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L.A. County proposes new oversight, regulations amid outcry over death of 6-year-old boy [Updated]

July 30, 2009 |  4:13 pm

The County's Department of Children and Family Services today said it would increase oversight of child abuse investigations, review past cases and provide more training to social workers as officials deal with public outrage over the beating death of a 6-year-old boy last week.

DCFS Director Trish Ploehn announced the changes as the Los Angeles Police Departmentcontinued to search for Marcas Fisher, who police allege severely beat Dae'von Bailey to death last week. Records show that social workers were told in April and June that the man had beat the boy -- but in both cases, the county decided to keep the boy with Fisher.

The LAPD said that the boy also told adults at his school that he was being hit and that the school told DCFS.

Los Angeles Police Department officials said Wednesday that social workers had approved an agreement between Fisher and the boy's mother that placed Dae'von in the man's home. Fisher had been convicted of rape as a teenager and had a criminal record as an adult.

Officials said supervisors will now review 500 child abuse cases randomly to see how they happened. Additionally, the county is creating a new layer of oversight in which top supervisors will review investigations of child abuse before a final determination is made. Supervisor Gloria Molina had called for this new regulation earlier this week.

County officials want to know whether social workers did an adequate investigation of the alleged abuse, talking to people besides Fisher and the boy. They have also asked whether the doctors examined him properly.

Both issues have come up before as the county has struggled to address a pattern in which children have been killed after their cases already had come to the attention of county child welfare officials.

The use of private doctors to evaluate potential abuse has been the subject of debate, with critics saying doctors in private practice are not always trained to detect abuse.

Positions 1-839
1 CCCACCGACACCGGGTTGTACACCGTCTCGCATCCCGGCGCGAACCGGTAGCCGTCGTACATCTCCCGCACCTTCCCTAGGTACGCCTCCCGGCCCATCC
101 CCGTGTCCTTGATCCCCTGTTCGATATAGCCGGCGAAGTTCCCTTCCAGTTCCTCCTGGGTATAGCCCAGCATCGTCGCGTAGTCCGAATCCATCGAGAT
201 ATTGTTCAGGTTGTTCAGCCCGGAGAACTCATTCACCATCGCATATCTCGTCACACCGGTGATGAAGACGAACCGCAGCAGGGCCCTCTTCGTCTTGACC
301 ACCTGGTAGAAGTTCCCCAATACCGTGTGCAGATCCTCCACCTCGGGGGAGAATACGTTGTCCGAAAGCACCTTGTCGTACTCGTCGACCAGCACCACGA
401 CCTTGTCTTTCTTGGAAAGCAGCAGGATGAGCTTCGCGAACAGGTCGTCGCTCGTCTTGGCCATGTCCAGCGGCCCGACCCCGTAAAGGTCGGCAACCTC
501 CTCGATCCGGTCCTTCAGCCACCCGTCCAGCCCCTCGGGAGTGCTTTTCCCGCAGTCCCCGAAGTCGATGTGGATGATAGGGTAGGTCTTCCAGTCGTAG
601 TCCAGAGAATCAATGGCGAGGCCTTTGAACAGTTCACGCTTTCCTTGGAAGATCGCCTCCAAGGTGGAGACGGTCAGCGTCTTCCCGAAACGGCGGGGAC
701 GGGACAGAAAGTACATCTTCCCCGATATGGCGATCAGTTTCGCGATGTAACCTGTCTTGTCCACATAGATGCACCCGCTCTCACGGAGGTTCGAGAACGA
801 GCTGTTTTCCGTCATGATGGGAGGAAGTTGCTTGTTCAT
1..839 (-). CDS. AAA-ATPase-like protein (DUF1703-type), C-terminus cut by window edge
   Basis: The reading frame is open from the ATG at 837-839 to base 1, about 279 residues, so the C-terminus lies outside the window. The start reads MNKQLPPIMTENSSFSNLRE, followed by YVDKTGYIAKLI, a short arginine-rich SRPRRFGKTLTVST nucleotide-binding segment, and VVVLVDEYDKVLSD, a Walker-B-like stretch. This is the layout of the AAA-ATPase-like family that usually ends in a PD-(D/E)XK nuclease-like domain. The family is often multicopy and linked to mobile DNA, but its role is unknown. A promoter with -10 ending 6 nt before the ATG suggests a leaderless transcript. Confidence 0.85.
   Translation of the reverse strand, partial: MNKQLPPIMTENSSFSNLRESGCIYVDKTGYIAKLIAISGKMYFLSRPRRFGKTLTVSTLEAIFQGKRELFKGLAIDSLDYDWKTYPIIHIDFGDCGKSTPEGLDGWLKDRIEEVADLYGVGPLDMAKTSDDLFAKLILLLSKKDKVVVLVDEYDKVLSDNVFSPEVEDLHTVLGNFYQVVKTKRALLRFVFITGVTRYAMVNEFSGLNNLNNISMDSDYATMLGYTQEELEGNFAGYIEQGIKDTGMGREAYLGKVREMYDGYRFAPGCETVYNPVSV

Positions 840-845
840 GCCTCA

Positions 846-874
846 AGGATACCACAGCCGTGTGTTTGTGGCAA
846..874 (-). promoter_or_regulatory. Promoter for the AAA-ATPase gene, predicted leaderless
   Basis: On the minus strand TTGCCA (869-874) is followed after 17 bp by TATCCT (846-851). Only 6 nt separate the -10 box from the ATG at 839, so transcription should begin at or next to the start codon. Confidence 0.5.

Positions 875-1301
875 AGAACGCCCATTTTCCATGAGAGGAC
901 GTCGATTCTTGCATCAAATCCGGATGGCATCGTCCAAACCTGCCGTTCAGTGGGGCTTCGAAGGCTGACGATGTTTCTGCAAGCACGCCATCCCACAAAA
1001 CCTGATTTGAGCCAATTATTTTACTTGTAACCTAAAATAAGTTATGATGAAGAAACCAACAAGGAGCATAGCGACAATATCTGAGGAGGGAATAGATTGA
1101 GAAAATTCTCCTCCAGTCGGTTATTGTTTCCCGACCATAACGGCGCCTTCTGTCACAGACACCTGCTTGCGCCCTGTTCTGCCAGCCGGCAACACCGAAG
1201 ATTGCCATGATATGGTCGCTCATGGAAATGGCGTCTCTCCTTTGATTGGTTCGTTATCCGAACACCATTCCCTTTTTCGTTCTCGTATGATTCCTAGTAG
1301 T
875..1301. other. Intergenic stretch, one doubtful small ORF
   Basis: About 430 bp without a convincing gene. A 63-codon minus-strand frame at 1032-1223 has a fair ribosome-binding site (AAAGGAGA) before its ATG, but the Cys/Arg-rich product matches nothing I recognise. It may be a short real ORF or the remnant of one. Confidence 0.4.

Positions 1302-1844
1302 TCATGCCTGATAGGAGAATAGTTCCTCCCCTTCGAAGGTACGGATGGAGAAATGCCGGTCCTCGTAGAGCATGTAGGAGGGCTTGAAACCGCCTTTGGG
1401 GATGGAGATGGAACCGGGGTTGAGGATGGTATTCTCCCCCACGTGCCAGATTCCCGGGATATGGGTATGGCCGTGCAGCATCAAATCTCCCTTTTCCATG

In the wake of Dae'von's death, Molina has proposed a pilot program in parts of the San Gabriel Valley and the Eastside in which all children who come to the county's attention as possible child-abuse victims would be examined at a county facility by forensic pediatricians and other experts trained to spot abuse. Dr. Astrid Heger, executive director of the L.A. County-USC Violence Intervention Program, said Dae'von was exactly the kind of child who needed to be examined by experts at these county-run centers. There are currently six such "hubs," but children who come to the county's attention, like Dae'von, are not always referred to them.

"These kids are trying to figure out how to survive," Heger said. "It takes an enormous amount of courage for a child to say, 'He hit me.' It's like he's looking at you and me and saying, 'Rescue me.' And what happened? We didn't. And that's the tragedy."

Molina has also recommended having a supervising social worker and an assistant regional administrator review each case even when a social worker had determined the allegations to be "unfounded."

"Who stepped forward to save this child?" asked Supervisor Mark Ridley-Thomas, who has called on the county board to appoint an independent investigator to thoroughly review Dae'von's case and look for breakdowns in the process.

Family Services officials declined to answer specific questions, citing confidentiality rules and the fact that the investigation into the boy's death was continuing.

[Updated at 10:31 p.m.: An earlier version of this post incorrectly gave the acronym for the Department of Children and Family Services as DCSF. It is DCFS.]

-- Hector Becerra